The information about the early Eocene primates from Europe is nowadays very scarce, especially regarding the Iberian Peninsula. In order to contribute to the knowledge of the first primates of this area, this thesis delve into the study of one of the scarce known taxa from this period, the genus Agerinia. The study of this genus has included, on the one hand, the revision of the material previously assigned to Agerinia and the study of the unpublished material of this genus stored at the collections of the Institut Català de Paleontologia Miquel Crusafont (Sabadell, Barcelona). On the other hand, several field campaigns have been developed in the lower Eocene continental deposits from different Catalan basins, and the material found in these interventions has been studied in detail.
More specifically, the study of the unpublished material of Agerinia roselli from Les Saleres, together with the revision of the already published remains of this species, has allowed emending its diagnosis. This study has demonstrated the presence of several traits undescribed until now, and has consolidated the distinction between this genus and other Euroasiatic adapiforms. Besides, the study of the dental material of Agerinia from the locality of Masia de l’Hereuet has led to the erection of the species Agerinia marandati. The definition of this new taxon has allowed the description for the first time of the dP4, dP4, M1, M2 and M3 of the genus, and has confirmed that it has unfused hemimandibles. The revision of the material from several localities previously assigned to the genus Agerinia has resulted in the change of some taxonomic determinations that were inadequate. In addition, Agerinia has been confirmed as the only euprimate identified during the early Eocene in the northeastern Iberian Peninsula, because the mentions to the genus Cantius from some localities of this area do not seem enough substantiated.
The prospection and sampling of the lower Eocene continental deposits carried out in the Southern Pyrenean and Ebro basins have led to the discovery of eleven localities with vertebrate remains, six of them providing fossils assigned to the genus Agerinia. The study of the material from Casa Retjo-1 has resulted in the definition of the new species Agerinia smithorum and has allowed the first description of the P2, P2, P3 and P4 for the genus Agerinia. Besides, the remains recovered from Casa Retjo-3 and Cabana del Llúcio-1, very similar to those from Casa Retjo-1, have been also assigned to Agerinia smithorum, and have allowed the first description for the genus of the I1, I2 and P1. On the contrary, the scarcity of the remains found in the levels of Font del Torricó-1 and 3 has only allowed their determination at the generic level, being therefore assigned to Agerinia sp.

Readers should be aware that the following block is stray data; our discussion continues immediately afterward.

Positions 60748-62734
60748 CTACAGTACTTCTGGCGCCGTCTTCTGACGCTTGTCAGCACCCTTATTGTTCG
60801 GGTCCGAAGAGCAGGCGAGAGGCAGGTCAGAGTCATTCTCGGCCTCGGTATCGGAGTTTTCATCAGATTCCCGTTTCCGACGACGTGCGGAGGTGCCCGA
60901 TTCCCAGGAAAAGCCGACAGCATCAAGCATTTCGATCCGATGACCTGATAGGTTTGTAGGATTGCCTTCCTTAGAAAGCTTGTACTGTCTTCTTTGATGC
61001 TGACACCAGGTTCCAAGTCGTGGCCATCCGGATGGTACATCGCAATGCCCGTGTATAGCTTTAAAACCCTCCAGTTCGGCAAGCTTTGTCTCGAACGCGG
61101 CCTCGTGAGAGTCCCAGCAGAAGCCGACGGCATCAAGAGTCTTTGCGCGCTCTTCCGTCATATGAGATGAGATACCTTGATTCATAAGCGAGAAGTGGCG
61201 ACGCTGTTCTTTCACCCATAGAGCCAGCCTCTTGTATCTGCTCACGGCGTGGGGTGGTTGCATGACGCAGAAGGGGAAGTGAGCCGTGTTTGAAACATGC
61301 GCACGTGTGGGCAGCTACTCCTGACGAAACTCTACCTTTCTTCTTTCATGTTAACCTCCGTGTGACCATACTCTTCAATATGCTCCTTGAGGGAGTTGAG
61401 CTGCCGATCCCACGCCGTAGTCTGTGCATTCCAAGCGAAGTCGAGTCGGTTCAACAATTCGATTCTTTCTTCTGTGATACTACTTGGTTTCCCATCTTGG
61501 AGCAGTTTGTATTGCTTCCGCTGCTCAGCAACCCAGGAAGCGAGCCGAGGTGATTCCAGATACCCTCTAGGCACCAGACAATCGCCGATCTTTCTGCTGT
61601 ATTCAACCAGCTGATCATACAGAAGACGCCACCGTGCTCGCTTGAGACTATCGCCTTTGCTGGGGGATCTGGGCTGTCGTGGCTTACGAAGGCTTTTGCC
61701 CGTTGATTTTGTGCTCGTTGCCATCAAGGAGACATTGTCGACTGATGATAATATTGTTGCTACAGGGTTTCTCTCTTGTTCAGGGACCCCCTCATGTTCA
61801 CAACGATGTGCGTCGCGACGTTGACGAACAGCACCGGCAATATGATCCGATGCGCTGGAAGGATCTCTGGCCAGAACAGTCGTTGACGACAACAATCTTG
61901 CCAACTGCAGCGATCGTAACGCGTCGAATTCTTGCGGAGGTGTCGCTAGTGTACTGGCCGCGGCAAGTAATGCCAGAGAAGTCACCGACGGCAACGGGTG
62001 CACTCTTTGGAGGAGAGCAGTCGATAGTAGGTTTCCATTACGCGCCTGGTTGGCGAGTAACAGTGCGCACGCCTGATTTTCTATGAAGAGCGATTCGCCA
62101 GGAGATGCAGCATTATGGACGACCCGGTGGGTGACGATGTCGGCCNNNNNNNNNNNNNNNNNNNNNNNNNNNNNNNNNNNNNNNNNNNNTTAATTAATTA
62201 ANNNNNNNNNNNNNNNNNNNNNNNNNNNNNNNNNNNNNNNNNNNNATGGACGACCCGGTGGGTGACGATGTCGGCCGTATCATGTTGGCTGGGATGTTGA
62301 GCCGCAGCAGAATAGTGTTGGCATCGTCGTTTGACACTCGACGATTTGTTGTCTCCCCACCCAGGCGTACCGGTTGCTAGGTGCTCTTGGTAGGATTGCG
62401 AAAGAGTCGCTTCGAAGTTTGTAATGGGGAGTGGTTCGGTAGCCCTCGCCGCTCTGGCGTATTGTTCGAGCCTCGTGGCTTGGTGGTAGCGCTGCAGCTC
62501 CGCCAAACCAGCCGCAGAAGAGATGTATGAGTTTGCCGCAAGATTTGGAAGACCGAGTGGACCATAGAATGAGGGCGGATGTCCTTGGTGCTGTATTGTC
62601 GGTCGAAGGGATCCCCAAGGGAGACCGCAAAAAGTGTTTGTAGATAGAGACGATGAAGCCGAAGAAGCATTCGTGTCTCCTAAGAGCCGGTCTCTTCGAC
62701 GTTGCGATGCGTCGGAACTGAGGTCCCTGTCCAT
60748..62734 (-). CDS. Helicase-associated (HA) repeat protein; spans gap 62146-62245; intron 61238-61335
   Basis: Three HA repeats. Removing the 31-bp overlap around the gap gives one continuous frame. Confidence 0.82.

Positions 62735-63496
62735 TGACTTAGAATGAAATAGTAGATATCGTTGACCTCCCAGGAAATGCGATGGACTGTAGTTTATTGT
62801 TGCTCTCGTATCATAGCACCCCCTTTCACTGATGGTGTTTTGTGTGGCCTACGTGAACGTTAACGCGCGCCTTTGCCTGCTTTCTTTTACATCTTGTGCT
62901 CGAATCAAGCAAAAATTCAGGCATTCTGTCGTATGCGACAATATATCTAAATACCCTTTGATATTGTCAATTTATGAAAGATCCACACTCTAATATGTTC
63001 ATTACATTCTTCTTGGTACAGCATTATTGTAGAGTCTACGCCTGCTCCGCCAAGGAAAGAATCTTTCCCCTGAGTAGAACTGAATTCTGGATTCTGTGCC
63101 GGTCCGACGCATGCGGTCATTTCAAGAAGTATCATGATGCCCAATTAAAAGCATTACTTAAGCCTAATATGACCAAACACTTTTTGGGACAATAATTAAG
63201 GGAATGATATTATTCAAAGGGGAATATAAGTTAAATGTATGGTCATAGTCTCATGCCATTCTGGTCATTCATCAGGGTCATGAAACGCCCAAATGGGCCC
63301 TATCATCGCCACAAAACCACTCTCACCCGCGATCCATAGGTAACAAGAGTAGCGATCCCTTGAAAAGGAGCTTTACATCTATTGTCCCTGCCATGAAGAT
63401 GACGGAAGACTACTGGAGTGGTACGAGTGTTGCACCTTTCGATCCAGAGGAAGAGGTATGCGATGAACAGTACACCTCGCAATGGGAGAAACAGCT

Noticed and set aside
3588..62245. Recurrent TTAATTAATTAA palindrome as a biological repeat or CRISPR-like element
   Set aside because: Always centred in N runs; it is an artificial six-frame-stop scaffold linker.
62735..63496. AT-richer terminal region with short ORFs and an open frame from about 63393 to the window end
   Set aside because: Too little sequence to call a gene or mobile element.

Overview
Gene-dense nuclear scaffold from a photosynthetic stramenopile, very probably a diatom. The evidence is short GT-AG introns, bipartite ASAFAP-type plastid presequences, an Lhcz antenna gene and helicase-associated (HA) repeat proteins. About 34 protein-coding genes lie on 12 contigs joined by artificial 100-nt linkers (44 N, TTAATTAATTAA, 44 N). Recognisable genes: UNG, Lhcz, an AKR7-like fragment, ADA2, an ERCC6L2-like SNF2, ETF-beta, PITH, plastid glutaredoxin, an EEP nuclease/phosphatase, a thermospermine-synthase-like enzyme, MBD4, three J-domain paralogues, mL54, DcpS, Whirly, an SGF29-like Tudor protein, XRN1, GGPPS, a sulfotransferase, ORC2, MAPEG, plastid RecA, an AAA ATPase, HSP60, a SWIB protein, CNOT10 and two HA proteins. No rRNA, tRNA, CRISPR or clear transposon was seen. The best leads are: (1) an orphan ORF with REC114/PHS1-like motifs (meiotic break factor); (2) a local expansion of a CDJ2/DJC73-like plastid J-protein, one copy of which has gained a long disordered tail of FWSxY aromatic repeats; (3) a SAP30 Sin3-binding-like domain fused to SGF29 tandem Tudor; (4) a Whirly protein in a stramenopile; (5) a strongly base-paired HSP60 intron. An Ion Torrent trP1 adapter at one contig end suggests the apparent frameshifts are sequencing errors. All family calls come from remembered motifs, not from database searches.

A. smithorum hemimandible in lingual view (holotype)
The morphological differences between the studied species have been interpreted as evolutionary changes in a lineage consisting of A. smithorum – A. marandati – A. roselli. These changes include, among others, the reduction and buccal displacement of the P1, the reduction of the number of roots of the P2, the progressive molarization of the P4, the closure of the trigonid of the M1, the reduction of the paraconid of the M1 and M2, the development of the hypocone, paraconule and metaconule, and the increase of the enamel crenulation of the M1 and M2. This hypothesis is supported by the relative stratigraphical position of the localities where the remains of each species have been recovered.
Two important biological traits of Agerinia have been inferred on the basis of the studies here presented: the locomotor behaviour and the body mass. The study of the calcanei of A. smithorum recovered from Casa Retjo-1 and Cabana del Llúcio-1 has allowed the interpretation of this species as a moderately active arboreal quadruped capable of leaping, although not specialized for vertical climbing or leaping. On the other hand, the estimated body mass is very similar for the three species of Agerinia and varies between 500 and 900 g, approximately.
Finally, several phylogenetic analyses have been performed, which in all cases have nested the three species of Agerinia in a single clade, placing A. smithorum as the most primitive, thus supporting the hypothesis of the lineage integrated by A. smithorum – A. marandati – A. roselli. The results of these analyses nest the sivaladapids Hoanghonius and Rencunius as the sister clade of Agerinia, but does not resolve the relations between these genera and several groups of European adapiforms, thus bringing into question the monophyletic origin of the cercamonids (or cercamoniines) and of the adapiforms.